Navajo Man sentenced to prison for sexual abuse conviction
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Defendant Prosecuted Under Project Safe Childhood and as Part of Federal Initiative to Address Epidemic Incidence of Violence Against Native Women

  ALBUQUERQUE – Zachary Wilson, 28, an enrolled member of the Navajo Nation who resides in Dulce, N.M., was sentenced this morning in federal court in Albuquerque, N.M., to 36 months in prison followed by five years of supervised release for his conviction on sexual abuse charges.  Wilson also will be required to register as a sex offender.

  Wilson was arrested on May 1, 2017, on a two-count indictment charging him with sexual abuse and abusive sexual contact on July 30, 2016, on the Jicarilla Apache Indian Reservation in Rio Arriba County, N.M.

  On Jan. 9, 2018, Wilson pled guilty to two counts of abusive sexual contact.  In entering the guilty plea, Wilson admitted that on July 30, 2016, he engaged in two acts of sexual contact with a Jicarilla Apache female who had not reached the age of majority.  Wilson also admitted providing alcohol to the minor victim who became so intoxicated that she was incapable of declining to participate in or communicate the unwillingness to engage in a sexual act.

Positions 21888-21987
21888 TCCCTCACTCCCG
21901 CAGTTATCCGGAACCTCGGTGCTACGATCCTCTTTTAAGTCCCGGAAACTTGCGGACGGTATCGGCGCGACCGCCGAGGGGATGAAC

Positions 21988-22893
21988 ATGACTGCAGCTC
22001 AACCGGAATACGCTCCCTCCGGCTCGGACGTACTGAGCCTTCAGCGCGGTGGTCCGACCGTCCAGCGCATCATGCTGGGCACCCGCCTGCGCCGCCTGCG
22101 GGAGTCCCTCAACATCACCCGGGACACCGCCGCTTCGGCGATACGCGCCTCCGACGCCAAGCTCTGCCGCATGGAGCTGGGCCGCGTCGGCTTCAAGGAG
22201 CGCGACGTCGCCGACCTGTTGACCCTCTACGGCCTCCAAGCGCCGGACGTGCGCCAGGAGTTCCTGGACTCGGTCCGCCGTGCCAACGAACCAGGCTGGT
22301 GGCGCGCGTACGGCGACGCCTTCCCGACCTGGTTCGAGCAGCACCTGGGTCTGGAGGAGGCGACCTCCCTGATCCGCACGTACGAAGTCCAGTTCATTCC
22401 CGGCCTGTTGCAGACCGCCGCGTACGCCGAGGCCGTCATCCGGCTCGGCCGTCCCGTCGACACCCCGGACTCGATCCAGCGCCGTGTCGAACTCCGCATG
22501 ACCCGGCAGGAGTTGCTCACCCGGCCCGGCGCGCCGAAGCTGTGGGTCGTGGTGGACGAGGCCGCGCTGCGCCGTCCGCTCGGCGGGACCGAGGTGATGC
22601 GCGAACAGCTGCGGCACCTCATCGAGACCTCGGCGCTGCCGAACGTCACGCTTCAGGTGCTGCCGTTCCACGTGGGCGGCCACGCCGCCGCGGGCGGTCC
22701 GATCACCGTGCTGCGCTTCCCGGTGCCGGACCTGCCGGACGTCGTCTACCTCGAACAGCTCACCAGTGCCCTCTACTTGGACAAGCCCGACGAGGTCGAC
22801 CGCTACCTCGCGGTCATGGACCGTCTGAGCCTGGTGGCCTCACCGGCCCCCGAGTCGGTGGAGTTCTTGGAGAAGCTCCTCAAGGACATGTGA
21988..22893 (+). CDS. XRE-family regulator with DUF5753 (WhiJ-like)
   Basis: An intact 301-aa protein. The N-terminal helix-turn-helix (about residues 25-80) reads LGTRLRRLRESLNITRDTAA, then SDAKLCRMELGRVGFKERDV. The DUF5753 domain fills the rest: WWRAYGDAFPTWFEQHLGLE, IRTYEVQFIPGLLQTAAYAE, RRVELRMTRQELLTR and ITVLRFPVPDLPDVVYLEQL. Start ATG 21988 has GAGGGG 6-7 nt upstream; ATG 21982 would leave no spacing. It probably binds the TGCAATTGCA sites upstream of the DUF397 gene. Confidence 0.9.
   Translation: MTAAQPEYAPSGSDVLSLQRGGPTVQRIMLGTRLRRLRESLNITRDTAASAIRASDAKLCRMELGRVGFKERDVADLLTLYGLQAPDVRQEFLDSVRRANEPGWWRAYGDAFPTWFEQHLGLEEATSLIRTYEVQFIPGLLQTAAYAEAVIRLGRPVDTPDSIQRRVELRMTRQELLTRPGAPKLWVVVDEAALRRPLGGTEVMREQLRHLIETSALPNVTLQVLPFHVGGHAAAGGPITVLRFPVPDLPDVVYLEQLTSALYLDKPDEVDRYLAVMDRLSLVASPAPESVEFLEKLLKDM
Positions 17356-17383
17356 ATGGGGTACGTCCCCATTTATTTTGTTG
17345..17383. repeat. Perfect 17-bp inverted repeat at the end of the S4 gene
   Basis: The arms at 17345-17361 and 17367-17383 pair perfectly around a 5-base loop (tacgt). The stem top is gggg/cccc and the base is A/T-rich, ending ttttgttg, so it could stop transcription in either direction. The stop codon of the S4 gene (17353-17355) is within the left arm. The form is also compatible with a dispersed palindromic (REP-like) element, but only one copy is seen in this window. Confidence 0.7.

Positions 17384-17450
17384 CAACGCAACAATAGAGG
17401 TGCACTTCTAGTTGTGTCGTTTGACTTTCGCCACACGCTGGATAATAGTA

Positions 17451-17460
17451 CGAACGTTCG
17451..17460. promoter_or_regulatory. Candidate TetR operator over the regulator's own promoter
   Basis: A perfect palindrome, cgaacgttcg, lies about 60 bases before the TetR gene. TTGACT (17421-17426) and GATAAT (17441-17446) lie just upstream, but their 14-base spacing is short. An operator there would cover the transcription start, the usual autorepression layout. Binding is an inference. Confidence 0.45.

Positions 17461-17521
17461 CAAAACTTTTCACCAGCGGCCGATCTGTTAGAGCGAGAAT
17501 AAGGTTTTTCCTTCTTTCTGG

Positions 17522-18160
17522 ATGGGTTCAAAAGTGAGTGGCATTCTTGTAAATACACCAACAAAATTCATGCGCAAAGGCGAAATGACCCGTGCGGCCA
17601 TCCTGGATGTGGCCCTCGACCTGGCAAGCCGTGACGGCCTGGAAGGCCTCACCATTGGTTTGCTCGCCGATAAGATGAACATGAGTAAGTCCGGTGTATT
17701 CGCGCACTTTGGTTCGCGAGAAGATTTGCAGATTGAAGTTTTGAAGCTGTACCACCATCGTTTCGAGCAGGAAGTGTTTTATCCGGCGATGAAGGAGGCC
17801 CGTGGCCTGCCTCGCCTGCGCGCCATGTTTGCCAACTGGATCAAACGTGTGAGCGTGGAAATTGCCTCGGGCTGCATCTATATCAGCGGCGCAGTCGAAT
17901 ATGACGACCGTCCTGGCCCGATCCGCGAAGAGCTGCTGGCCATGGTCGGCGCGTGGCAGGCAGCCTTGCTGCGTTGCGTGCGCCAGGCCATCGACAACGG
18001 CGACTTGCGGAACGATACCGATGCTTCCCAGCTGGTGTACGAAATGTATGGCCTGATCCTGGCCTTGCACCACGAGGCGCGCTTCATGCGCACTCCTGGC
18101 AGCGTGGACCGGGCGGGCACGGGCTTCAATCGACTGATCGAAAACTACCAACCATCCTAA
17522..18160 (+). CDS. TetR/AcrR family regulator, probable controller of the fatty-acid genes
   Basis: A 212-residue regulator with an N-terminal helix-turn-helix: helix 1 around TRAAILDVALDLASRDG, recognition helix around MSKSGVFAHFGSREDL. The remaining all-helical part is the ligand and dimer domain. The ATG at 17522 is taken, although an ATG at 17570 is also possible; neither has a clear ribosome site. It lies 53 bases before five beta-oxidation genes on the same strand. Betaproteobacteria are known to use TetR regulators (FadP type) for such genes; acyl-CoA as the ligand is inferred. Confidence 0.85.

This case was investigated by the Farmington office of the FBI and the Jicarilla Apache Tribal Police Department.  The case was prosecuted by Assistant U.S. Attorney Elisa Dimas pursuant to the Tribal Special Assistant U.S. Attorney (Tribal SAUSA) Pilot Project in the District of New Mexico, which is sponsored by the Justice Department’s Office on Violence against Women under a grant administered by the Pueblo of Laguna.  The Tribal SAUSA Pilot Project seeks to train tribal prosecutors in federal law, procedure and investigative techniques to increase the likelihood that every viable violent offense against Native women is prosecuted in either federal court or tribal court, or both. The Tribal SAUSA Pilot Project was driven largely by input gathered from annual tribal consultations on violence against women, and is another step in the Justice Department's on-going efforts to increase engagement, coordination and action on public safety in tribal communities.



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